NEW YORK — The hackers behind the recent Target data breach are likely a world away and nearly impossible to find.
That’s the consensus among outside cybercrime experts as Target, the Secret Service and the FBI continue their investigation of the pre-Christmas data heist in which hackers stole about 40 million debit and credit card numbers and also took personal information — including email addresses, phone numbers, names and home addresses — for another 70 million people.
In the aftermath of the breach, millions of Americans have been left to wonder what has become of their precious personal information. The information can be used in a variety of nefarious ways. Criminals can attempt to use the credit card numbers and place charges on the original owners’ accounts or they can use other pieces of personal information to steal people’s identities and apply for new lines of credit.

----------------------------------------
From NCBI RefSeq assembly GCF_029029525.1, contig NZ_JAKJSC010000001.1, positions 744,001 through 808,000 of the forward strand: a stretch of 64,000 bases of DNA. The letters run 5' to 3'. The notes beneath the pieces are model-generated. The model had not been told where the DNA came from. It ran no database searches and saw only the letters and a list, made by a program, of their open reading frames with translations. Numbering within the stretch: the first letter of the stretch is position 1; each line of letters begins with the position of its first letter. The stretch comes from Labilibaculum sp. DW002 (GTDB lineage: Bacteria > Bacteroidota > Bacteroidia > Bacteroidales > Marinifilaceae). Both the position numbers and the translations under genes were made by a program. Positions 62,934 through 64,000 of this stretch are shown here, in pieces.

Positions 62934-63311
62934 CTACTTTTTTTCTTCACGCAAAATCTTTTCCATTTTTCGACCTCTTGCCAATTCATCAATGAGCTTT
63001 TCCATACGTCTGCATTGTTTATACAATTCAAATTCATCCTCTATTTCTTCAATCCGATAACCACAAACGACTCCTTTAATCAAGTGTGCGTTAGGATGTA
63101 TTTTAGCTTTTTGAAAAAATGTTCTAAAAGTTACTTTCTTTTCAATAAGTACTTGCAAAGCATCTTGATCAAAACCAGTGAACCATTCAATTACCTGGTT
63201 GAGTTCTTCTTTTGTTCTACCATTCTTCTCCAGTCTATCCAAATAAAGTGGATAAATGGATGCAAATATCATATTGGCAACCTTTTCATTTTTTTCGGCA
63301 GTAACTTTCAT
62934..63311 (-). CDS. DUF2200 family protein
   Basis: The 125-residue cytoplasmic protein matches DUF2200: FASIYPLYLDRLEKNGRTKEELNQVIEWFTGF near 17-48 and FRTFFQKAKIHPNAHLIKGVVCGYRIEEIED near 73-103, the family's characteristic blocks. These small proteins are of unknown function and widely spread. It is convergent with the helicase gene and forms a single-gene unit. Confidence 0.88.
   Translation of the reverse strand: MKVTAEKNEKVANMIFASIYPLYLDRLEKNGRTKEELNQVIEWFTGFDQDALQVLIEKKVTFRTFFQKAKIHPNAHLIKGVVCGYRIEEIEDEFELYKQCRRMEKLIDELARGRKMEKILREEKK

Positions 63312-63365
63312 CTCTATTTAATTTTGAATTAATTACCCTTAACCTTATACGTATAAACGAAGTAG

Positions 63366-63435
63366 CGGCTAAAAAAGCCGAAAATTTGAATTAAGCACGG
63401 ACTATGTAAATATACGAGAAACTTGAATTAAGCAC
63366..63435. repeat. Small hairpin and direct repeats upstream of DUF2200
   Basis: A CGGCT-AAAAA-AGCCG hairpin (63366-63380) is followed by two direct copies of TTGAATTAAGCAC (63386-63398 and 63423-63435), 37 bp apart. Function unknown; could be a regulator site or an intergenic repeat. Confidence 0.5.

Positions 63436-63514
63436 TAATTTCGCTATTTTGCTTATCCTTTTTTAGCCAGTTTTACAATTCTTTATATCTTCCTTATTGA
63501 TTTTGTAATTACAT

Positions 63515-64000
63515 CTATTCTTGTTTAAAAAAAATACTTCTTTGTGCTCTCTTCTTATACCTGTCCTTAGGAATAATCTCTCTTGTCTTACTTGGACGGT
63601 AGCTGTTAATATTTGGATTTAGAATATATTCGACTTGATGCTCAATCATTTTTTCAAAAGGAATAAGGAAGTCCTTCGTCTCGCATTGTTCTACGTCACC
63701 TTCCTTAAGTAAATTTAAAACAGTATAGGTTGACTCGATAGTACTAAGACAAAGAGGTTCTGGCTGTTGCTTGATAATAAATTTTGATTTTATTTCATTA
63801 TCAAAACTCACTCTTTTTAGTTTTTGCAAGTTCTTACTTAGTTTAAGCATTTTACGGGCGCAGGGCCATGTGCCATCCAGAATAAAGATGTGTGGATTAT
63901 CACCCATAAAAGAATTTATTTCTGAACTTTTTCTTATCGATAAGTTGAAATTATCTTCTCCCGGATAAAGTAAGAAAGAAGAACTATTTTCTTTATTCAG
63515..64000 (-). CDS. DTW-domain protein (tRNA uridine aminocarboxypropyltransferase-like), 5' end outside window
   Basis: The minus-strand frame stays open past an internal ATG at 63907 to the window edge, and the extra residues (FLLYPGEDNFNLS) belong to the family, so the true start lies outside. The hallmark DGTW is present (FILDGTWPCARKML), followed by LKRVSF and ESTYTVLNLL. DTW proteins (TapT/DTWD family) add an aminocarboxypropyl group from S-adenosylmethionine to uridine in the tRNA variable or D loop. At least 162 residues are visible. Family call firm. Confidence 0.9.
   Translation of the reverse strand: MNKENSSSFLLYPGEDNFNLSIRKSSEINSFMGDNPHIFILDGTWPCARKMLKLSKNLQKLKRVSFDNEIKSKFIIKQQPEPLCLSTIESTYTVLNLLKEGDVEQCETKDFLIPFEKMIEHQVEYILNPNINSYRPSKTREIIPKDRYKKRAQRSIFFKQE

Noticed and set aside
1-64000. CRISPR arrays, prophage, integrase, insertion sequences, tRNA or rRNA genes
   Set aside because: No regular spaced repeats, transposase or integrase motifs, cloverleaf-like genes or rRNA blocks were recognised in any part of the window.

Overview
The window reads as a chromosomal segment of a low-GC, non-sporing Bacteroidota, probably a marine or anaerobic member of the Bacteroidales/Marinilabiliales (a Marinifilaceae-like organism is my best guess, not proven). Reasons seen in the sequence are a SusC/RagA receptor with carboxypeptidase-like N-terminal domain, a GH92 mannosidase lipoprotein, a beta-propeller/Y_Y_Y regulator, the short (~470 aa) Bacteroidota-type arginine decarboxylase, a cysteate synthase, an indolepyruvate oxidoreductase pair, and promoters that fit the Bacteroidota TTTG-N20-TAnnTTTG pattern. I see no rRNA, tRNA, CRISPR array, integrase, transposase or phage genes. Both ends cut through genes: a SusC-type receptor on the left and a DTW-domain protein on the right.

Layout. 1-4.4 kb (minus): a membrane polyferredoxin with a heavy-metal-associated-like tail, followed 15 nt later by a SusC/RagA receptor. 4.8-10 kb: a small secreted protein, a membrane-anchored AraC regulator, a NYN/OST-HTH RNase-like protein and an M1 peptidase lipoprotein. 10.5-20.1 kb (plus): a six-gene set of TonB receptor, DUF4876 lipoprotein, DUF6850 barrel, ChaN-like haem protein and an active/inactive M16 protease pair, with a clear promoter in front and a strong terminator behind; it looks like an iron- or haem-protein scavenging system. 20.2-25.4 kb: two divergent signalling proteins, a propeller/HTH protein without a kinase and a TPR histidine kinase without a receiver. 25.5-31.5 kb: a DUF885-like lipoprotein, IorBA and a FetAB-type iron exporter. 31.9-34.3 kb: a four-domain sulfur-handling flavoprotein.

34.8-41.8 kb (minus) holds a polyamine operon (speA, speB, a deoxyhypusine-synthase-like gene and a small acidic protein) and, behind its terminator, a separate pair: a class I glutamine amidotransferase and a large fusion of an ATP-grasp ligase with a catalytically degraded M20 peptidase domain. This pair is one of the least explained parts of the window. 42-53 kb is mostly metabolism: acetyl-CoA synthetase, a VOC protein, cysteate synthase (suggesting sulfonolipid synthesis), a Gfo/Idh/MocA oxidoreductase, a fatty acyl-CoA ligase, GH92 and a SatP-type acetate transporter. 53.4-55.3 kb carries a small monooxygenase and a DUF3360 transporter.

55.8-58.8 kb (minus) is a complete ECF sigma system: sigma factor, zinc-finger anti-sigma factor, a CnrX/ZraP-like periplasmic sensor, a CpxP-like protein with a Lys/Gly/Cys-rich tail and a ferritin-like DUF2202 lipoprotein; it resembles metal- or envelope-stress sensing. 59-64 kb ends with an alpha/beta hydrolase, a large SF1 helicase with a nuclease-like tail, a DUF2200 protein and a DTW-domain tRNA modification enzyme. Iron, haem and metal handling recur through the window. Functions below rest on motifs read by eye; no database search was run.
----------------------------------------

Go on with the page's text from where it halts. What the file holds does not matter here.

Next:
In cases where such a massive amount of information is stolen, criminals generally divide the data into chunks and sell the parcels through online black markets, said Chester Wisniewski, senior security adviser for the computer security firm Sophos.
In many ways, those markets behave much like any legitimate marketplace ruled by the forces of supply and demand. Groups of higher-end cards are worth significantly more than those with lower credit limits and so are cards tied to additional personal information, such as names, addresses and zip codes, which make them easier to use.